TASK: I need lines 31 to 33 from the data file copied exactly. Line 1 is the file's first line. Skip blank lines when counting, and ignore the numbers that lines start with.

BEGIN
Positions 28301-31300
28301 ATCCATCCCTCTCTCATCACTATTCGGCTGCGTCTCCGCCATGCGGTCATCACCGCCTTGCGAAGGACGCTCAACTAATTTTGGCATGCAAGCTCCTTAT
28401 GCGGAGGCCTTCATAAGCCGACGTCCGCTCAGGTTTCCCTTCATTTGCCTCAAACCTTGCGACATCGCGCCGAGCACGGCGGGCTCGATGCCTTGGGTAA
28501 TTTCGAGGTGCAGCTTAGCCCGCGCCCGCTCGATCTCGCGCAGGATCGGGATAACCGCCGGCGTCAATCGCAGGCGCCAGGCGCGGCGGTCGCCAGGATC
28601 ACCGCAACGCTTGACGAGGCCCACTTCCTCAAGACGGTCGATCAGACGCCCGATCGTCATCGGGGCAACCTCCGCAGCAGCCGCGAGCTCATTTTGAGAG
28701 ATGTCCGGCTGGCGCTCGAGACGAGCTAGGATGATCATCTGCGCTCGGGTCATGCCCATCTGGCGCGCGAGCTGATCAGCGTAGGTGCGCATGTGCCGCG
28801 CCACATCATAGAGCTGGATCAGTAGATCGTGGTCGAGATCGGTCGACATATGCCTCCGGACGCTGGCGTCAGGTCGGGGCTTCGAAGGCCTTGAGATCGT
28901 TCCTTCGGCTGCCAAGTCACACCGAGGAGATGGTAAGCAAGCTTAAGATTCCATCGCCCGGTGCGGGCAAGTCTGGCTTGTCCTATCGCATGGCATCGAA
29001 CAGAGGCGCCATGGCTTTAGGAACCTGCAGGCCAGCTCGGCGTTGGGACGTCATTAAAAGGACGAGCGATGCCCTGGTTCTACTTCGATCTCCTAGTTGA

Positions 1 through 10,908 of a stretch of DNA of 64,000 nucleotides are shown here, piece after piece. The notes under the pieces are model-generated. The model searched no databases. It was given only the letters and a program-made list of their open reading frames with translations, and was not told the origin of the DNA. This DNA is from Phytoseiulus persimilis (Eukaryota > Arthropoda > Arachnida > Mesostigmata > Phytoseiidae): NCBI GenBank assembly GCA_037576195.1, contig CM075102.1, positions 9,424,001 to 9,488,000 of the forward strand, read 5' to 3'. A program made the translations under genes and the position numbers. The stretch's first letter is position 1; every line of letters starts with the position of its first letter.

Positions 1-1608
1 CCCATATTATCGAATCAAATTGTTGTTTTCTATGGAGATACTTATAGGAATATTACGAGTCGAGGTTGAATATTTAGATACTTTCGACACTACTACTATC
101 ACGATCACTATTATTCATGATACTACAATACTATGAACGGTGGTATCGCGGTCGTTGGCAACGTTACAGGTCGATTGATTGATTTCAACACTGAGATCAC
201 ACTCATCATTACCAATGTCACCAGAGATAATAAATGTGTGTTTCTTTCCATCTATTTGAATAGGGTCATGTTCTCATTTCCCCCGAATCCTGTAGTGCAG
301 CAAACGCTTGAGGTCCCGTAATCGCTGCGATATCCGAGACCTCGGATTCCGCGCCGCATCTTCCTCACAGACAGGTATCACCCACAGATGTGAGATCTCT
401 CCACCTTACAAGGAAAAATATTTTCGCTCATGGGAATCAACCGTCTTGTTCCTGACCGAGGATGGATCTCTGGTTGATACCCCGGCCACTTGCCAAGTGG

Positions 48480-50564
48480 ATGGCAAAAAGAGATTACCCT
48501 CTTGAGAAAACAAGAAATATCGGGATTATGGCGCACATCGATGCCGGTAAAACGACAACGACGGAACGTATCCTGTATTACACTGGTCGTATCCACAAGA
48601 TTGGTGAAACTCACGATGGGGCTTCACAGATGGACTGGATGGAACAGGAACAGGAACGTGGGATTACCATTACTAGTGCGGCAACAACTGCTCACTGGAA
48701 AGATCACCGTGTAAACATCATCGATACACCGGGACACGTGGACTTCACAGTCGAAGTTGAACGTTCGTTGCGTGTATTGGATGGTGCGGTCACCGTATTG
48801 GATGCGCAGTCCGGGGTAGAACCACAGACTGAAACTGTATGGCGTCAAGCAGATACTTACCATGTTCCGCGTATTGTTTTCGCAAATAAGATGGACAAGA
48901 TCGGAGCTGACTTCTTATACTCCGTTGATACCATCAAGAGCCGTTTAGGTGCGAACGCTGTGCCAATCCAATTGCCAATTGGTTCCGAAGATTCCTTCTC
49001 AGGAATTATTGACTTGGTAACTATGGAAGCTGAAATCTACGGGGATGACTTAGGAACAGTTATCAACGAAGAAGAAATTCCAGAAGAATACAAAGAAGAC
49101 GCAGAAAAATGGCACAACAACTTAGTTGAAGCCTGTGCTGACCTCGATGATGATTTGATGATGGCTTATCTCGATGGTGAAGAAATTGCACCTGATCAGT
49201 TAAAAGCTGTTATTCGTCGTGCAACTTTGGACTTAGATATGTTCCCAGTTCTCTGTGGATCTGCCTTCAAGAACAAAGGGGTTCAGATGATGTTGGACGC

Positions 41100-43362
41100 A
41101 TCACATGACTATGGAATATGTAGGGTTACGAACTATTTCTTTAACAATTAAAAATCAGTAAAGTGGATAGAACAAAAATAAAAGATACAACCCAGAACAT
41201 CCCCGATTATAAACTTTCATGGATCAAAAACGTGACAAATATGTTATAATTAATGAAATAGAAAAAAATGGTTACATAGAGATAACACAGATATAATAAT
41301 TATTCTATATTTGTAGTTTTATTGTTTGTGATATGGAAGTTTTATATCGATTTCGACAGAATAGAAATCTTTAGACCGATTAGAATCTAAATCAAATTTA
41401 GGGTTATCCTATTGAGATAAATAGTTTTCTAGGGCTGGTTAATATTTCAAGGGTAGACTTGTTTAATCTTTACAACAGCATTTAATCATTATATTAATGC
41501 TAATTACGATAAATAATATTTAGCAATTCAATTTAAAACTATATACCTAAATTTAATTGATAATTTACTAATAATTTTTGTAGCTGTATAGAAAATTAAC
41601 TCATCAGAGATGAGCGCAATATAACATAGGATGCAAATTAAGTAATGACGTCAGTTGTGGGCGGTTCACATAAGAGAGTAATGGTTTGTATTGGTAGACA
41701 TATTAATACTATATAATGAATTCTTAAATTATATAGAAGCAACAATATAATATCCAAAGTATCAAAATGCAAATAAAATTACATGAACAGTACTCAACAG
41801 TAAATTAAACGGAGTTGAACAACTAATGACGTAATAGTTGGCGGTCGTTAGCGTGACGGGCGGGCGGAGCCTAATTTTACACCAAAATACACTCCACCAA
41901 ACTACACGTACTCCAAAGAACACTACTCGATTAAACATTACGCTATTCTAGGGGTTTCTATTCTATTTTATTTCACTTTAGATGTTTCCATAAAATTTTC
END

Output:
41301 TATTCTATATTTGTAGTTTTATTGTTTGTGATATGGAAGTTTTATATCGATTTCGACAGAATAGAAATCTTTAGACCGATTAGAATCTAAATCAAATTTA
41401 GGGTTATCCTATTGAGATAAATAGTTTTCTAGGGCTGGTTAATATTTCAAGGGTAGACTTGTTTAATCTTTACAACAGCATTTAATCATTATATTAATGC
41501 TAATTACGATAAATAATATTTAGCAATTCAATTTAAAACTATATACCTAAATTTAATTGATAATTTACTAATAATTTTTGTAGCTGTATAGAAAATTAAC